George John Scipio Africanus was most likely born in West Africa (the Sierra Leone region) in 1763, as he was listed as being age 3 when he was baptized in 1766. He was given to Benjamin Molineaux as a gift, but Molineaux decided to educate him and treat him as a servant, instead of slave. When Molineaux died in 1772, George (the son) continued to have Africanus educated. George worked as a servant, and was apprenticed to a brass foundry at some point. He moved to St. Peter’s Parrish in Nottingham when he was 21 in 1784. He met and then married Esther Shaw in this same Parrish in 1788. In 1793, they started a business out of their home, Africanus’s Register of Servants. Thy had 7 children, but only 1 lived to reach adulthood (and later on married in 1825, having children of her own). George died in 1834 and his wife continued to run their business until her death. Africanus was known to be a member of the Anti Slavery Society and he is the first Black Entrepreneur in Nottingham. The v of George and his wife was rediscovered in 2003, with a new headstone being provided by the community. Africanus may not have made much money running his own business , as he did continue to work as a laborer and waiter (and possibly servant now and then), but its important he started his own business. That said business was successful enough to continue after his death due to the dedication of Esther, his wife, is equally important. I did not find if he has any living descendants, but it is likely that somewhere, there are still a few of living in Nottingham to this day. And, dear Reader, what an absolutely splendid notion!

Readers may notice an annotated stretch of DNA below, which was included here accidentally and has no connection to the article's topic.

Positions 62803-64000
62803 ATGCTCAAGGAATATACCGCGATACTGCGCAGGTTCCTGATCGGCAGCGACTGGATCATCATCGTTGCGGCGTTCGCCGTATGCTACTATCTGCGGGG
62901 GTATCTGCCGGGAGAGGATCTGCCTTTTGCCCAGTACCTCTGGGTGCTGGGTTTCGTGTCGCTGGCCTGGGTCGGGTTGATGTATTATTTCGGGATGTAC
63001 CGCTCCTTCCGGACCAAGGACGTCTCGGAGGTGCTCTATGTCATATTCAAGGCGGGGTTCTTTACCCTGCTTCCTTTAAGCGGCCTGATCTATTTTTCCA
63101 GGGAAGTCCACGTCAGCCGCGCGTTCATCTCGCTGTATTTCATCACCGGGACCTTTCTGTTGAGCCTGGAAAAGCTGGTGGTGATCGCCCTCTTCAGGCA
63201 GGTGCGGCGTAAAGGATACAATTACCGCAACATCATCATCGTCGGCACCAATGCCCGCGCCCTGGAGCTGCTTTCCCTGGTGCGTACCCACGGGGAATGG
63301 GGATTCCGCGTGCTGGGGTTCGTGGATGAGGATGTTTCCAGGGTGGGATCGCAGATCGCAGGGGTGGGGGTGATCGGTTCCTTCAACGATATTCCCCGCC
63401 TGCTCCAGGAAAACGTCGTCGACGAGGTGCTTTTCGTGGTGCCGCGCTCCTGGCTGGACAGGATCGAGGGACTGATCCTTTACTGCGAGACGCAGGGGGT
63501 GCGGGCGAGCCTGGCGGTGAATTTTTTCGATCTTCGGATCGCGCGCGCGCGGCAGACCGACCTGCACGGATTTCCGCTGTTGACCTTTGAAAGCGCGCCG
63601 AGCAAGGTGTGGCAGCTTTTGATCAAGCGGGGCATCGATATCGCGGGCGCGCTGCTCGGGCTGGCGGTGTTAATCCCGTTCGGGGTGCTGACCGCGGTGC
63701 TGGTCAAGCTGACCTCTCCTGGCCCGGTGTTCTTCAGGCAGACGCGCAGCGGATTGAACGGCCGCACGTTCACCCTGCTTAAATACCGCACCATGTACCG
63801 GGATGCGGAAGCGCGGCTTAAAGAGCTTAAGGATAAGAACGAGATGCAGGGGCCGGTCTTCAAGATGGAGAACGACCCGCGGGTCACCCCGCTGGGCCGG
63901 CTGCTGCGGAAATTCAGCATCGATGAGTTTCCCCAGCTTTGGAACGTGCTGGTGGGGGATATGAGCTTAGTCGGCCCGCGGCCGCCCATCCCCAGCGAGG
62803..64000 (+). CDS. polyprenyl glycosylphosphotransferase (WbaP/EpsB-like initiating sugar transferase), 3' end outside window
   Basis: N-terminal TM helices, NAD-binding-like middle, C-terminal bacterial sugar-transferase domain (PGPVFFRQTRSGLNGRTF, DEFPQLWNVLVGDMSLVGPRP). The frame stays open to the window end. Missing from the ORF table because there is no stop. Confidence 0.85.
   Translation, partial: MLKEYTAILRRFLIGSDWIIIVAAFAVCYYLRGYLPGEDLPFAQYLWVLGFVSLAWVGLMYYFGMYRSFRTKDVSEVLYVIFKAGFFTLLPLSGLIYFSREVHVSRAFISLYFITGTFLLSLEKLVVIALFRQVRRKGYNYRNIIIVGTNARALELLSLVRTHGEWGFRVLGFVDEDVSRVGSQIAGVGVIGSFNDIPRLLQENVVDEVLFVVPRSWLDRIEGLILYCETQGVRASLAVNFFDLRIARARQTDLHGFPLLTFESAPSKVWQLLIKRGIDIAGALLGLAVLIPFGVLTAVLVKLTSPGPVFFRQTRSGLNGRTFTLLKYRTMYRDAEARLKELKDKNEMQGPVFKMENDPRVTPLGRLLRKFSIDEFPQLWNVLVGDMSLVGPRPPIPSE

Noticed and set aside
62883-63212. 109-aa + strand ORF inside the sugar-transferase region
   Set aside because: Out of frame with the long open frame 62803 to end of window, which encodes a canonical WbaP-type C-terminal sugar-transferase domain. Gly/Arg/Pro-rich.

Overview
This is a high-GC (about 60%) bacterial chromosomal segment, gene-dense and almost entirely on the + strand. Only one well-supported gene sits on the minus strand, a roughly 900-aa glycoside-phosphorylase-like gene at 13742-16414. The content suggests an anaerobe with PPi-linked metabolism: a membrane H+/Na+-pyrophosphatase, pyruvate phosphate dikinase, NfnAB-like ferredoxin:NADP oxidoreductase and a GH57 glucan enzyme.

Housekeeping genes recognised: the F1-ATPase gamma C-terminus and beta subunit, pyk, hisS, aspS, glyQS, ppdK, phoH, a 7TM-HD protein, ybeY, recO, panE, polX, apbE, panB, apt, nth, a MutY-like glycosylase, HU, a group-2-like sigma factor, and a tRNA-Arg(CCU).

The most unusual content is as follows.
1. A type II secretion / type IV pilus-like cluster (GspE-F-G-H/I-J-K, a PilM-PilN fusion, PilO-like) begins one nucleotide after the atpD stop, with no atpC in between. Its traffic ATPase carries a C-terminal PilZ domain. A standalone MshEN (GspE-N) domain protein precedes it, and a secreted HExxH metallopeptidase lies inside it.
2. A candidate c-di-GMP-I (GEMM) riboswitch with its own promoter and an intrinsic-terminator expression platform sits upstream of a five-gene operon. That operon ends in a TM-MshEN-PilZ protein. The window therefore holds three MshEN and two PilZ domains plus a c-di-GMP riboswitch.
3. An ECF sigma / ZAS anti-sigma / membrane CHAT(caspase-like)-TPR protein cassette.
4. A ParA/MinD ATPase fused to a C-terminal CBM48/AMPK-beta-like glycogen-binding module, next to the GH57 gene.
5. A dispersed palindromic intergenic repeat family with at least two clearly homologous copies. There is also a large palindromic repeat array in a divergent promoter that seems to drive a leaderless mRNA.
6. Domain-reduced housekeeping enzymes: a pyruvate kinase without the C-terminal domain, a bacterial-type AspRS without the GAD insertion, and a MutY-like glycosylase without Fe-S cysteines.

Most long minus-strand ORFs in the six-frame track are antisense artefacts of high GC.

William Davidson, circa 1820. Pubic Domain